The Splatter Effect
"Indus sets those kinds of moody, Passionate vocals against a background of a new-age folk, heavily influenced by Native American chanting. The instrumentation is thick with acoustic guitars and mandolins ringing away, and accented by bells, shakers, rattles and such. Lyrically, the songs come from the land of self-discovery/fulfillment, self-awareness and potential – quite politically correct."
“Joy Gamache, who is at the core of Indus with her 12 string strumming husband Bob, also plays guitar, mandolin, flute, keys, harp, accordion, tambourine, chimes, bell tree and Native American Drum. A multi-talented musician and a deep meaningful song writer ...”
East Coast Rocker Interview
Bob and Joy Gamache, the husband-and-wife musical team which is the core of Indus, categorize their band as cosmic rock with a hard edge and progressive sound.
"Approaching the 'new age’ in a new way,” is how Joy describes their music, which she said creates a “visual image that expands your awareness.” Founded in 1987, Indus has produced one long-playing cassette, “Illusion,” and the recently released extended-play cassette, "Breath.”
The Gamaches, both originally from Middletown and currently residents of the New Monmouth section of the township, met in 1982 and were married one year later. Previously involved in “cover” bands before their marriage, Joy said she began writing original music shortly after their meeting.
“Bob has always been supportive and pushed me to write," said Joy, who writes all the lyrics and collaborates with Bob – a graphic artist who designs Indus’ cover art – on the music.
“I write from personal experience – about what's going on inside me,” she said.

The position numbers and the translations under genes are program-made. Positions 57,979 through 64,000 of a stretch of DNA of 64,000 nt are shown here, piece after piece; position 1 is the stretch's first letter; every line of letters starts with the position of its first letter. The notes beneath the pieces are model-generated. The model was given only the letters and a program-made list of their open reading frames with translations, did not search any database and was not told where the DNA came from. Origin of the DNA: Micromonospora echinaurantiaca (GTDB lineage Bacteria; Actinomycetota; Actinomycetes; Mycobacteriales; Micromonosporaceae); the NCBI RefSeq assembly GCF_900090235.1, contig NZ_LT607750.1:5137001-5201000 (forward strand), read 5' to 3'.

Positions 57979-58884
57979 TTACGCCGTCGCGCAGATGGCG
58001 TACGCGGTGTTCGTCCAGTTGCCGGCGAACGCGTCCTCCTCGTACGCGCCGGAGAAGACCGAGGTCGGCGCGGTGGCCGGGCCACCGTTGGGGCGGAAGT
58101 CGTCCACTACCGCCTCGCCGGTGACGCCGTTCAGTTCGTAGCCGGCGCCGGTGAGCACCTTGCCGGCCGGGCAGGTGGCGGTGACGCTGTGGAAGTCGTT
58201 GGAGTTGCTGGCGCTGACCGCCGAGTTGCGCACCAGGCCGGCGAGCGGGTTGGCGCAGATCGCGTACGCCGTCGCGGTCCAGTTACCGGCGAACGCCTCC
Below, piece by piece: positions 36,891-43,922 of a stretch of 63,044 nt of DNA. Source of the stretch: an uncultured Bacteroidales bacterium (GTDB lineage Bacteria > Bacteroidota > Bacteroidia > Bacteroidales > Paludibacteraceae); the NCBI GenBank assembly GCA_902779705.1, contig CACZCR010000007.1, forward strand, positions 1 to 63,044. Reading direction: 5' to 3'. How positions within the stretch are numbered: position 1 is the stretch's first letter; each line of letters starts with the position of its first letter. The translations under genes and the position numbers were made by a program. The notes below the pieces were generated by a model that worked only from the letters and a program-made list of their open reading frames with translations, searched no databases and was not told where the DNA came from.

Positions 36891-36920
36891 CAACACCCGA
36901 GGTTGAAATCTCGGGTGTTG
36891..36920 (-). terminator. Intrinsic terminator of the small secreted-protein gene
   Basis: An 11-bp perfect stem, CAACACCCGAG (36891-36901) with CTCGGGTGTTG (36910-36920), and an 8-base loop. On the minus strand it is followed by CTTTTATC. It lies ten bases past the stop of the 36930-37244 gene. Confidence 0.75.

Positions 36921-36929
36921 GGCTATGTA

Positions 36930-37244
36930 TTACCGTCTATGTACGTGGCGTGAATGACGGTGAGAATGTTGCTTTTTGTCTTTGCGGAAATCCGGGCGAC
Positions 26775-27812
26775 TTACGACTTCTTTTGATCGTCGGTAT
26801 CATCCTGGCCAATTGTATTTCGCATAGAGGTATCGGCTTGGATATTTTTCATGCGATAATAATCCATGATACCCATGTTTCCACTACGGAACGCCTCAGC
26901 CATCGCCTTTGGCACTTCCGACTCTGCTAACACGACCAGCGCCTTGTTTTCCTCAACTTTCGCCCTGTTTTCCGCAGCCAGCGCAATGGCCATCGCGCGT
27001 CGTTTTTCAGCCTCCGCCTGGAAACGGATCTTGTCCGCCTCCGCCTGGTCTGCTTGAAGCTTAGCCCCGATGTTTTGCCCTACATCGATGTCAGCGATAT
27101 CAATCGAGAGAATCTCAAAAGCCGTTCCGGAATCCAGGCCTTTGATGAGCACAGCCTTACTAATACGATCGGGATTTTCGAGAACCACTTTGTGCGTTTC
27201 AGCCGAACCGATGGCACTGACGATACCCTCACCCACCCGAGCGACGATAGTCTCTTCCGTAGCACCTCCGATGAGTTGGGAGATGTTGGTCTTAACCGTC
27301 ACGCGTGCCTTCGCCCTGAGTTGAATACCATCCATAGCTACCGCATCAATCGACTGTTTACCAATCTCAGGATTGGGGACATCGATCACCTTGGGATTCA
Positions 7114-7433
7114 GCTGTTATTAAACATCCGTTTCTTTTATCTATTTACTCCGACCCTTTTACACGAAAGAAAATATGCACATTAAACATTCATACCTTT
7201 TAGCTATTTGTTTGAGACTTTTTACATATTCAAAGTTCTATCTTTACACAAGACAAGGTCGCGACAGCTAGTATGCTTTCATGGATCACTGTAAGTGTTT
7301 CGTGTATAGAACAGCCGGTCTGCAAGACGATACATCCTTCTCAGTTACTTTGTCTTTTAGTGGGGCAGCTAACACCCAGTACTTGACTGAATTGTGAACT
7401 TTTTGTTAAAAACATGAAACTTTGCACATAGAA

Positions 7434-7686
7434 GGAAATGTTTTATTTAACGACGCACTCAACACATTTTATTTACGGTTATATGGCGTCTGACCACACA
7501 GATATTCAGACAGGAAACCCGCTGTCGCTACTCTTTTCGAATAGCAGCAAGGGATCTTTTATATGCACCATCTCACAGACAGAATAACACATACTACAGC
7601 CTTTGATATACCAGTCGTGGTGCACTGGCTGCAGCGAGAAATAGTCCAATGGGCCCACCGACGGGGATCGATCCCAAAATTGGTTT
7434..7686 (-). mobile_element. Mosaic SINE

Drawing inspiration from her new-age orientation, Joy describes herself as “very spiritual” and said she tries to bring that through in her music, which often infuses chanting. Choosing Indus, the Indian constellation, as the name of their band, conveys that feeling, according to Joy, who said she feels American Indians live very close to their spirit and in harmony with the environment.
“I meditate to develop lyrics,” Joy said. “I consider myself very introspective. I like to look at the energy behind things.”
With the title track “Breath," Joy said she wanted to create a positive environmental song rather than one focusing on the “fear of the end” and the “approach of doomsday.” Featured at the Howell Earth Day festival April 21, the band wants to convey a positive message that it is not too late to fight to save the environment, she said.
Indus songs were described by “Jersey Beat" magazine as "thoughtful and well-written, and filled with tasteful guitar and enough rhythmic change to keep things interesting; fusing a modern club-rock sensibility with ’60s folk and jazz influences.”
Although hearing comparisons to an "Americanized Nico” (the late drummer with the ’70s art band “The Velvet Underground”) and Bonnie Raitt, Joy said she finds Ann Wilson (of the rock band “Heart”) and Ricki Lee Jones more influential.
Appealing largely to a college-age audience, the Gamaches said their music also draws listeners encompassing a wide range of ages. Hoping to sign with an independent or major record label, Indus is currently playing local festivals and pubs, and plans to soon expand to the New York club scene.
Acknowledging the difficulty of their profession, the Gamaches are nonetheless determined to break into the metropolitan area market, which they said offers a lot of outlets for “alternative music.”
|~ ABOUT THE BAND ~ RECORDINGS ~ THESE WINGS ~ ENROUTE ~ SOCIETY SCENESTEALER ~ MAILING LIST ~ CONTACT INFO ~ SCHEDULE ~ HOME ~|